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October is National Breast Cancer Awareness Month


Mammography? No Thanks, I’LL USE


THERMOGRAPHY by Dr. Alan L. Woods R


adiation is on the United States’ list of carcinogenic (cancer- causing) agents and yet women over 40 years of age are told to have their breasts exposed regularly to this procedure as a means of breast-cancer “prevention.” It actually should be called “early detection,” because for a mammogram to be of use, a woman already must have breast cancer. Simply put, because of the dangers of X-rays, many medical practitioners be- lieve that radiation should never be used to “screen” for anything, especially breast disease. If a problem already exists, it is fine to have an X-ray procedure to confirm a diagnosis, but many physicians advise against having X-rays year after year to see if there might be a problem. Multiple studies conducted since


January 2000 have shown repeatedly that screening for breast cancer with mammography is not justified. Exactly how much radiation is received when mammograms are conducted? Just one series (two X-rays on each breast) gives the same radiation dose as 1,000 chest or spinal X-rays. Also, if there is a cancer already present in a breast, the compression of the breast caused by the mammogram can rupture the capsule surrounding the tumor, sending cancer throughout the body. Charles Simone, M.D., M.M.S., a former clinical associ- ate in immunology and pharmacology at the National Cancer Institute (NCI) at the National Institutes of Health (NIH) who now practices in Lawrenceville, has said, “Mammograms increase the risk for developing breast cancer and raise the risk of spreading or metastasiz- ing an existing growth.” Furthermore, women between the ages of 40 and 50 have relatively dense breasts, for which mammography is probably not useful. Mammograms also possess a high rate of false-positive findings. In a study of approximately 60,000 women, researchers found a 70-percent false- positive rate. That means that 70 per- cent of the tumors diagnosed were not tumors at all, but can lead to biopsies, mastectomies, chemotherapy, radiation therapy and a lot of unnecessary stress. The NCI has stated: “Mammogra- phy is especially dangerous for young women” and “For every 15 cases of breast cancer mammography identifies, it could cause 75 cases of breast can- cer.” Nationally known neurosurgeon and author Russell Blaylock, M.D., has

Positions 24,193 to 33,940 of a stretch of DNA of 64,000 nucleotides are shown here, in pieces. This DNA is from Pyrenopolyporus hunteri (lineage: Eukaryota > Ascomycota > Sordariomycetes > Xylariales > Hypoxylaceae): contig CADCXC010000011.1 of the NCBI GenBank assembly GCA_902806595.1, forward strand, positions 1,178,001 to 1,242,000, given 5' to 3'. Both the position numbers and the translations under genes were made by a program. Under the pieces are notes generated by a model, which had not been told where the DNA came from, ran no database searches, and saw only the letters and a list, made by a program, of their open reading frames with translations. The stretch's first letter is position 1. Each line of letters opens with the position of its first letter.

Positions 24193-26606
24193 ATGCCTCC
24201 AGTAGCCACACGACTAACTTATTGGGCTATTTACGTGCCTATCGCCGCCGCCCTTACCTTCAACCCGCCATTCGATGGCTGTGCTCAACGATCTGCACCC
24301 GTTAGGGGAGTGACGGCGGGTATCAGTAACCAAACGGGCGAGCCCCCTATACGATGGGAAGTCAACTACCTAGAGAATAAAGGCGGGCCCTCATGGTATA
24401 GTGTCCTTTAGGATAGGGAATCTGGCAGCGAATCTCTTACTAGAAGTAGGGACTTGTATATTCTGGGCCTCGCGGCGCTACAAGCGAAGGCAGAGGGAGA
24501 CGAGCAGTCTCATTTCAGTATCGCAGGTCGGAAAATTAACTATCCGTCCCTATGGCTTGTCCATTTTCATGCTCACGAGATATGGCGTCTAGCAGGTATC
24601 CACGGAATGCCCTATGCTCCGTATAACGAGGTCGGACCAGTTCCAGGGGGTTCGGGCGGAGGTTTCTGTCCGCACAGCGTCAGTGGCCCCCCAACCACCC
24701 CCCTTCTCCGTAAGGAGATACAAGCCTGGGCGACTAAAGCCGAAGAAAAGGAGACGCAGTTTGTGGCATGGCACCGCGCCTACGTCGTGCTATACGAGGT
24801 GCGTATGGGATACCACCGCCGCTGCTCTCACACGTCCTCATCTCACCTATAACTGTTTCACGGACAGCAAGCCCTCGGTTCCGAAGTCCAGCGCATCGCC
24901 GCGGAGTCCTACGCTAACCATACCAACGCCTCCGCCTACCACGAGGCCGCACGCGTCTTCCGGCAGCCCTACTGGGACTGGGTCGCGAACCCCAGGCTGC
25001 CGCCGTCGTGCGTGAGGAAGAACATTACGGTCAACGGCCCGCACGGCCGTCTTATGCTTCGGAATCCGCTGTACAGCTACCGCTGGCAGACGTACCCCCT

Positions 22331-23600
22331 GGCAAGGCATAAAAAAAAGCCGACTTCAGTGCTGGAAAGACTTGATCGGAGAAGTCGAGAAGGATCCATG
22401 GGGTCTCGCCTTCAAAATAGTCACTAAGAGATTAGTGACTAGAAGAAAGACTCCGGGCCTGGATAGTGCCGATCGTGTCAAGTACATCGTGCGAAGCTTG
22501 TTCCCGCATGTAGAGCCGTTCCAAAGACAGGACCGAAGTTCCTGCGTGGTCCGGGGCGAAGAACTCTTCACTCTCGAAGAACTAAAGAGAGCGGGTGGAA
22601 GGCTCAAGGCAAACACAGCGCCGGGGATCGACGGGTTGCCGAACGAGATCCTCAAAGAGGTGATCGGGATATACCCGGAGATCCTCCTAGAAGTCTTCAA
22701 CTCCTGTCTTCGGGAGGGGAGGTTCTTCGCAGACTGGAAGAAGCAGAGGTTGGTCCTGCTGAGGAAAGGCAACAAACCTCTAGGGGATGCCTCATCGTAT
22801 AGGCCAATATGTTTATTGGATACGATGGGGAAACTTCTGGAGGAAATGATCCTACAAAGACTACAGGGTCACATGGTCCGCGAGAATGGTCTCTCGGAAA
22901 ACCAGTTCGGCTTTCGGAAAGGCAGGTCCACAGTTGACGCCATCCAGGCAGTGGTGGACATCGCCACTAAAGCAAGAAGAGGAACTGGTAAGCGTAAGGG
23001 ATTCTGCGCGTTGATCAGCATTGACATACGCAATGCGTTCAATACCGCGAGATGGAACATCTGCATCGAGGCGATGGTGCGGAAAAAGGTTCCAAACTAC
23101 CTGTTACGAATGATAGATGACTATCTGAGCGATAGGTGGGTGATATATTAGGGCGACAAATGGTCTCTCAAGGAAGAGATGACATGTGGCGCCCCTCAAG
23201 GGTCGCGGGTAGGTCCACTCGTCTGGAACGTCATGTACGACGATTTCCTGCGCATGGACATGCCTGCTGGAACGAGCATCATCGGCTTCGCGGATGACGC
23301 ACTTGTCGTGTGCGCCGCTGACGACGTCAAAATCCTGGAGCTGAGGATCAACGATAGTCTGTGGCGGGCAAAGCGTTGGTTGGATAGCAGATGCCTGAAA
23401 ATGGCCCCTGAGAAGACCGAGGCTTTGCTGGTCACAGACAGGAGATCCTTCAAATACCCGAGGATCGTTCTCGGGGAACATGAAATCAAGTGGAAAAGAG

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estimated that annual mammography could increase the risk of breast cancer by 2 percent each year.


So what are the alternatives? Start- ing at age 21, or younger, an accurate alternative for screening for breast disease is thermography. Thermography uses no radiation, no breast contact and no breast compression and is totally safe. Thermography measures the physi- ology or function of the breast and not the anatomy or structure of the breast, as mammography does. In other words, thermography can detect changes before a tumor actually forms, while mammography can detect a tumor only when it is already formed and has been present for eight to 10 years. If ther- mography screening for breast disease suggests that a problem is present, there are two other anatomical tests that do not use radiation, which can be used to finalize the diagnosis. These two testing modalities are breast ultrasound and breast magnetic resonance imaging (MRI). Both of these tests measure anat- omy and/or structure, just as mammog- raphy does, but neither of them carries any side effects. More and more health practitioners are deciding that radiation should never be used to “screen” for any disease because it carries very seri- ous side effects, one of which is cancer.


Alan L. Woods, M.D., N.D., practices at The Institute for Natural Health and Wellness, located at 541 Cedar Hill Ave., in Wyckoff. For more info, call 201-612-1017, email info@inhwonline. com or visit inhwonline.com. See ad, page 19.


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